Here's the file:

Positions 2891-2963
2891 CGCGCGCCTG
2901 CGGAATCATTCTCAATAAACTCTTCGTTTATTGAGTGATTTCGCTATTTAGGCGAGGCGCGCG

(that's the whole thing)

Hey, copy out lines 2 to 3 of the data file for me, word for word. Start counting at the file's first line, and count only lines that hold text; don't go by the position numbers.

2891 CGCGCGCCTG
2901 CGGAATCATTCTCAATAAACTCTTCGTTTATTGAGTGATTTCGCTATTTAGGCGAGGCGCGCG